|Lowest Recommended Age:||4th - 6th Grades|
|MPAA Rating:||Rated PG for bullying, martial arts action violence, and some mild language|
|Profanity:||Brief mild language|
|Alcohol/Drugs:||Character gets drunk|
|Violence/Scariness:||Martial arts action and violence, some graphic|
|Diversity Issues:||A theme of the movie|
|Movie Release Date:||June 11, 2010|
|DVD Release Date:||October 5, 2010|
“Play the pauses,” the stern, English-accented music teacher tells his violin student (Wenwen Han as Meiying). Watching, and clearly paying close attention, is Dre (Jaden Smith, son of Will Smith and Jada Pinkett Smith), just arrived in China from Detroit, where he has left behind everything he knows and cares about. Young Smith himself was paying attention, too. Watch him hold the screen even when his character is not doing anything special. Smith knows better than many adult actors how to play the pauses. In his first starring role, his deft and engaging work is the heart of the film.
The first “Karate Kid,” released in 1984, starred Ralph Macchio as a teenager who gets martial arts lessons from a handyman (Pat Morita) and takes on the guys who have been bullying him at a big climactic karate match. There were two sequels with Macchio and then “The Next Karate Kid” starring future Oscar-winner Hilary Swank. In this version, Smith plays a 12-year-old who moves to China when his mother (Taraji P. Henson) is transferred to Beijing. At first he feels lost. Bullies attack him, leaving him humiliated and angry. When the maintenance man, Mr. Han (Jackie Chan) comes to his rescue, Dre asks for lessons. And when Mr. Han commits to have Dre compete in the kung fu championship in just three months, it’s time to cue up the training montage and zoom in on the Great Wall.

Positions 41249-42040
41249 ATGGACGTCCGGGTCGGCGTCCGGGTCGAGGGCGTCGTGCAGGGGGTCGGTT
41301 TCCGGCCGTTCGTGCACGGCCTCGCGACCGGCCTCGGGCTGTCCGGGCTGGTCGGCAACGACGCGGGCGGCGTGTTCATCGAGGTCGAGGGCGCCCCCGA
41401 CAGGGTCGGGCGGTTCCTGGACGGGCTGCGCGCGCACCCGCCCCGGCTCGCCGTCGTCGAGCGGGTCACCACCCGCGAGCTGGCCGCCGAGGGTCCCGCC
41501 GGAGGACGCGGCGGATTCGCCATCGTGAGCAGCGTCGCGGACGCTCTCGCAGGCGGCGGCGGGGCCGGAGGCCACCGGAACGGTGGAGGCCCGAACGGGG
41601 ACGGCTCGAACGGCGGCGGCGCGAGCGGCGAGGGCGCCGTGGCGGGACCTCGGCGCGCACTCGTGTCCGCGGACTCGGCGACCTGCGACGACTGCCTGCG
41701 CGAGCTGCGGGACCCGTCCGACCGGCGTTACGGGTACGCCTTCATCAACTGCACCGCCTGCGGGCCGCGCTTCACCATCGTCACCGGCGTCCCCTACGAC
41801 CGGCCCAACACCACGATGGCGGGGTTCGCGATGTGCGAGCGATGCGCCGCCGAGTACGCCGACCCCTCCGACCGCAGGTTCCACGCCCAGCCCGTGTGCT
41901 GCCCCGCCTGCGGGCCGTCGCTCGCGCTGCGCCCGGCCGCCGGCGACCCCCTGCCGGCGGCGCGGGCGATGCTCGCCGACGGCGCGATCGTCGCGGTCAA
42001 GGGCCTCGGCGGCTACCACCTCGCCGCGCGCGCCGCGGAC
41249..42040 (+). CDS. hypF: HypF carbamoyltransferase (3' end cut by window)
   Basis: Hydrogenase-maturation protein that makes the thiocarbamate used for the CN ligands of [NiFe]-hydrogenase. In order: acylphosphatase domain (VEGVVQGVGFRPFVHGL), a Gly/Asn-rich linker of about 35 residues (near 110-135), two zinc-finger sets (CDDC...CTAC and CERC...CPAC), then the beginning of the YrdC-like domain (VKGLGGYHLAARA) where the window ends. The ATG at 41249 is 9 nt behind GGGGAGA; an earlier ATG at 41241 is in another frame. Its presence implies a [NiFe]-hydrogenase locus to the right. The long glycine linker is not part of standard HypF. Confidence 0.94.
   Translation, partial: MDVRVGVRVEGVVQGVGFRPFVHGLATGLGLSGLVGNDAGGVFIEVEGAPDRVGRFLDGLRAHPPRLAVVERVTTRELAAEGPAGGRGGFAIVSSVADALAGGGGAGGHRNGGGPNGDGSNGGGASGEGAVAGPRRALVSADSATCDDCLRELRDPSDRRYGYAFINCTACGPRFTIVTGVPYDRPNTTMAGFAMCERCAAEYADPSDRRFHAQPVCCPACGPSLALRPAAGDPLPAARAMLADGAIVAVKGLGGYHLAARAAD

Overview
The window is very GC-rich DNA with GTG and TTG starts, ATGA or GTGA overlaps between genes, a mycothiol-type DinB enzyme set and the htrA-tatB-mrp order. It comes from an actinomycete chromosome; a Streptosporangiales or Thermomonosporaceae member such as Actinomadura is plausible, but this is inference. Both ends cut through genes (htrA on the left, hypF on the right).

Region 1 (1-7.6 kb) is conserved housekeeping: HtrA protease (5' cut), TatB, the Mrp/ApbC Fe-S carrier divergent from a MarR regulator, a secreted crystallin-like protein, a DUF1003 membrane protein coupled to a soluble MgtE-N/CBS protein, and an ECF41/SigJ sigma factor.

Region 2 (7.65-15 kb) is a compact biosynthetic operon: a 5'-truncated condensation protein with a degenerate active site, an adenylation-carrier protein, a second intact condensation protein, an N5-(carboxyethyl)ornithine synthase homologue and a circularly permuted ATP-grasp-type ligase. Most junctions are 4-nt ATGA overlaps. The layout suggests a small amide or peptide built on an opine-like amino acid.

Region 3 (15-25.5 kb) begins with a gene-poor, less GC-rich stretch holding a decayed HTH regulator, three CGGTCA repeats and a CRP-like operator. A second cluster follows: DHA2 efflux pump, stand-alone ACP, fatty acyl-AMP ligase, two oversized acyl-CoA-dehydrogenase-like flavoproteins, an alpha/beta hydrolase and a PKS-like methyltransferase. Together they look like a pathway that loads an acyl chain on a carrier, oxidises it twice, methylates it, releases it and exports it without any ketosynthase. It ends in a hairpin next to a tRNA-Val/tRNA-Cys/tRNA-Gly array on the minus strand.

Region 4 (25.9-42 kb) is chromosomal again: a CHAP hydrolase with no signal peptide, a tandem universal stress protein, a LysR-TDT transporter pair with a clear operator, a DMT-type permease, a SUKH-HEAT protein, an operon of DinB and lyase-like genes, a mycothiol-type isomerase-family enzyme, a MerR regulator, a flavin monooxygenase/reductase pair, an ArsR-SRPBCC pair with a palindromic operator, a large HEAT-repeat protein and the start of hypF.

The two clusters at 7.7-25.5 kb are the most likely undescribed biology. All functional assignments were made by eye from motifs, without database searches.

Even if they had not already made this movie four times, there would not be any surprises in the story. But the movie can still surprise us with its specificity of choices and the connections of its characters. Chan, who has too often been ill-served in his American movies, is well-suited to the role of the taciturn mentor. His one fight scene is as electrifying as ever and should bring a new generation of viewers to his Chinese classics. Smith has his father’s confidence and charm on screen. And it is a pleasure to see the match of the dedicated, courageous young man and the wise teacher work as well for the performers as it does for the characters.